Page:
Even though Devin Funchess has spent more than half the season playing mostly at wide receiver, Michigan coach Brady Hoke still includes his name when he rattles off the list of tight ends that made a difference in Saturday’s 42-41 loss to Ohio State.

But it makes sense that Hoke would want to include Funchess in the tight-end group, a unit that breathed life into the Wolverines’ passing game in addition to what fifth-year senior wide receiver Jeremy Gallon usually provides.

The Wolverines’ two primary receiving tight ends, freshman Jake Butt and Funchess, were responsible for Michigan’s two most important touchdowns — the one that tied the game at 35 with five minutes left, and the one in the final drive that set up the failed two-point conversion.

The duo’s athleticism was evident. Funchess hurdled over Ohio State cornerback Grant Doran after a 22-yard catch, and Butt posted career highs of five receptions and 85 receiving yards.

But the tight end’s contributions went beyond Funchess and Butt’s statistics. Hoke also cited sophomore tight end A.J. Williams’ blocking as an element of the game that may have been under appreciated, saying Williams was critical for giving redshirt junior quarterback Devin Gardner enough time in the pocket to get his passes off.

“There are also some things that we thought if Devin could continue to have a little bit more time, things would come open a little bit (for the tight ends),” Hoke said. “Devin made a little time, made a little space and that’s part of what happens.”

Hoke seem pleased with Butt in particular, especially considering it’s his rookie season. When fifth-year senior left tackle Taylor Lewan was asked about Butt’s impact in Saturday’s game, he brushed Butt’s age off immediately.

“I was proud,” he said. “It’s a team sport. A guy’s number gets called, you step up every single time. You’re expected to play the Michigan level, not as a freshman.”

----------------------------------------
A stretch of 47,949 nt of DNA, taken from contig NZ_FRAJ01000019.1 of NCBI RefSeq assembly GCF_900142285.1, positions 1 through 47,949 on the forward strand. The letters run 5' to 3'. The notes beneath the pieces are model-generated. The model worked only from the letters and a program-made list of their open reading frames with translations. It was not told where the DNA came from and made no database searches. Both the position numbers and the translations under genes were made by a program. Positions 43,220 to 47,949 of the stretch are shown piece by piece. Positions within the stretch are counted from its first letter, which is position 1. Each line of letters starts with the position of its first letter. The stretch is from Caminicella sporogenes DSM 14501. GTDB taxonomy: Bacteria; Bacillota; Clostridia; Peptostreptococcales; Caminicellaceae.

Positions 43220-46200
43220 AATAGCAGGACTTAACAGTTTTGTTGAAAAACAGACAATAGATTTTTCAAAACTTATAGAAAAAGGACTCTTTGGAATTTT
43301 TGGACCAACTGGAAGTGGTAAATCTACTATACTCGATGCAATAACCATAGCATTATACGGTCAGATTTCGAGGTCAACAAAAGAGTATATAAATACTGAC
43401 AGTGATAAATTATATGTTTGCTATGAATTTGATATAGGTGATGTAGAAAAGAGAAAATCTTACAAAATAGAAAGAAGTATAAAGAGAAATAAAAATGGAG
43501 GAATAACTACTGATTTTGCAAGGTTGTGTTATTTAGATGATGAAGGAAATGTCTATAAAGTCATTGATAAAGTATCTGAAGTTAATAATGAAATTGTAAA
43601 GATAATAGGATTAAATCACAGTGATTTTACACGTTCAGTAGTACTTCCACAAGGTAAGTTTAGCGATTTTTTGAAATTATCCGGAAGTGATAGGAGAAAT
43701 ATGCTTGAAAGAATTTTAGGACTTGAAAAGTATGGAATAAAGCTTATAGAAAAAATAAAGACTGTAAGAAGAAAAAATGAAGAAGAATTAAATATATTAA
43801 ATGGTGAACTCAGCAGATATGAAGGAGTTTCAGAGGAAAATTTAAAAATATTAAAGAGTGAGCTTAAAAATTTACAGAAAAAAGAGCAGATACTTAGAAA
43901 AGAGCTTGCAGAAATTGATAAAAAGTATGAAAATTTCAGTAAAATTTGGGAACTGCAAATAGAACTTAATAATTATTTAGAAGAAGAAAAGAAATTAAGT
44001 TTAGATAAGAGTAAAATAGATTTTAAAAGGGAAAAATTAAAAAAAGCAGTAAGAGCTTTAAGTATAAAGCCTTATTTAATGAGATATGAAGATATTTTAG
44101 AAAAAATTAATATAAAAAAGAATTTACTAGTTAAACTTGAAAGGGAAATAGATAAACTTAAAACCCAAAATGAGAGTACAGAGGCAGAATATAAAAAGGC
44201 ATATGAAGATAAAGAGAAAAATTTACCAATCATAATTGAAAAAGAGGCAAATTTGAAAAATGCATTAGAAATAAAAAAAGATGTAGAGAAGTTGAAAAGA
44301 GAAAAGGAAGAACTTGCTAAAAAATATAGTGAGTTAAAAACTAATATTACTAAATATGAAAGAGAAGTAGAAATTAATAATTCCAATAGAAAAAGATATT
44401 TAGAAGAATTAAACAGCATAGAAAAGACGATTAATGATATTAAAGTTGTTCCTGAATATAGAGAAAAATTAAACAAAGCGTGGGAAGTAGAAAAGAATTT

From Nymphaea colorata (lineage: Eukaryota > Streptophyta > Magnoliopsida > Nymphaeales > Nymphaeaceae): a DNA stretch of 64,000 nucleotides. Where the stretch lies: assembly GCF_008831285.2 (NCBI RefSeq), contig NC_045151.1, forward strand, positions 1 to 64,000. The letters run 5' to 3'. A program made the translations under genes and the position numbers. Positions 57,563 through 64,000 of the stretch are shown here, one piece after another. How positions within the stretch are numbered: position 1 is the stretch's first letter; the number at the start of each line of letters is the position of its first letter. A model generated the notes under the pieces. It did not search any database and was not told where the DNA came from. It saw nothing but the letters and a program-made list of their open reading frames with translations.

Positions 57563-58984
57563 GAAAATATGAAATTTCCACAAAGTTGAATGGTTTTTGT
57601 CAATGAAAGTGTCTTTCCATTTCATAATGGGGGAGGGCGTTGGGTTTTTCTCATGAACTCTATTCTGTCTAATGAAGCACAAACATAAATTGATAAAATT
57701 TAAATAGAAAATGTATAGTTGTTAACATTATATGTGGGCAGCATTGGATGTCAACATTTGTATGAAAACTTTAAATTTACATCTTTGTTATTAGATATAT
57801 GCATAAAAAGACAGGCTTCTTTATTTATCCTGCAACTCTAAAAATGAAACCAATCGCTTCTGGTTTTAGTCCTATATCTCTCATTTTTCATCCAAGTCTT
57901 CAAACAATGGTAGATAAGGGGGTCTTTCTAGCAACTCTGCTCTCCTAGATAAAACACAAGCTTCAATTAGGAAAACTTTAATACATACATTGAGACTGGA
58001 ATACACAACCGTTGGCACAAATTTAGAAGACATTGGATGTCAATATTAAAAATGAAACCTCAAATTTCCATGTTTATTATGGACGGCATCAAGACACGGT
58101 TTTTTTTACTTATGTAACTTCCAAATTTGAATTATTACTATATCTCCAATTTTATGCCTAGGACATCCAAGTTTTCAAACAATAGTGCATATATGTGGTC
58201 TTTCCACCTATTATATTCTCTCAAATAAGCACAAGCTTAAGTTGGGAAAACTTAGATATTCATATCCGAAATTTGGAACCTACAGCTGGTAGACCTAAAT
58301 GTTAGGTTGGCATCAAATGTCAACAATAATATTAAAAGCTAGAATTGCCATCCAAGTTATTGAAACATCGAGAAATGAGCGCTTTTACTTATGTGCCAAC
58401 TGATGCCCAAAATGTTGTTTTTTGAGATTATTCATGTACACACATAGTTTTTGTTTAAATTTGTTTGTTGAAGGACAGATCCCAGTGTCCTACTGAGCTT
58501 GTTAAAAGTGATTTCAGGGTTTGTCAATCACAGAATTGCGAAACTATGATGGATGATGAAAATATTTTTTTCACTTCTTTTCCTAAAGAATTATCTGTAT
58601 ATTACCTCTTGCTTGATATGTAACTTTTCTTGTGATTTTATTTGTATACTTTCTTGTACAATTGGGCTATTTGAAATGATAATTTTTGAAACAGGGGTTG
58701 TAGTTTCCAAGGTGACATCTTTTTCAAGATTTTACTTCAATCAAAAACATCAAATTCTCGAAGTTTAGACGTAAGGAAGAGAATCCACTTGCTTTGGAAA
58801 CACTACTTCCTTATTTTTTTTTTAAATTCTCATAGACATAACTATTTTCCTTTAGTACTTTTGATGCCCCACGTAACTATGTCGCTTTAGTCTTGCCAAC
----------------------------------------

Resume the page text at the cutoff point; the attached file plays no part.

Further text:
EXTRA-CURRICULAR ACTIVITIES: The Game is always known for being a highly emotional affair.

But early in the second quarter, both teams took it to another level when a fight broke out after the Buckeyes returned a kickoff.

Punches were thrown, players were throttling each other and things got so out of hand that Hoke and Ohio State coach Urban Meyer had to run out to the field to break up the scuffle.

Three game ejections were issued as a result of the fight — the Buckeyes lost right guard Marcus Hall and running back Dontre Wilson, while the Wolverines had to do without sophomore linebacker Royce Jenkins-Stone.

Hall didn’t try to hide his emotions after the game, extending both middle fingers to the fans as he walked through the tunnel and to the locker room.

“It’s a rivalry game, that stuff’s going to happen,” said redshirt junior linebacker Jake Ryan. “There’s going to be punches thrown. It’s not necessary but we don’t like each other.”

OUT IN A BOOT: Gardner had a new addition to his left foot after the game — a boot.

He was not in the mood to talk about anything after the game, and in regards to the boot, he simply said that it was due to an injury sustained during the game, but he expected to be fine.

Gardner’s health has been questioned as of late, considering the large number of hits he took throughout the month of November.

But when Gardner’s physical condition is brought up, his teammates are quick to remind the public that every member of the team has taken a beating.

“None of us are 100 percent,” Lewan said. “No one’s going to feel healthy. It’s who wants to fight. Who is going to keep crawling, who is going to keep scratching even when you’re knocked down a little bit. That’s what these guys do. That’s what they keep doing no matter what.”

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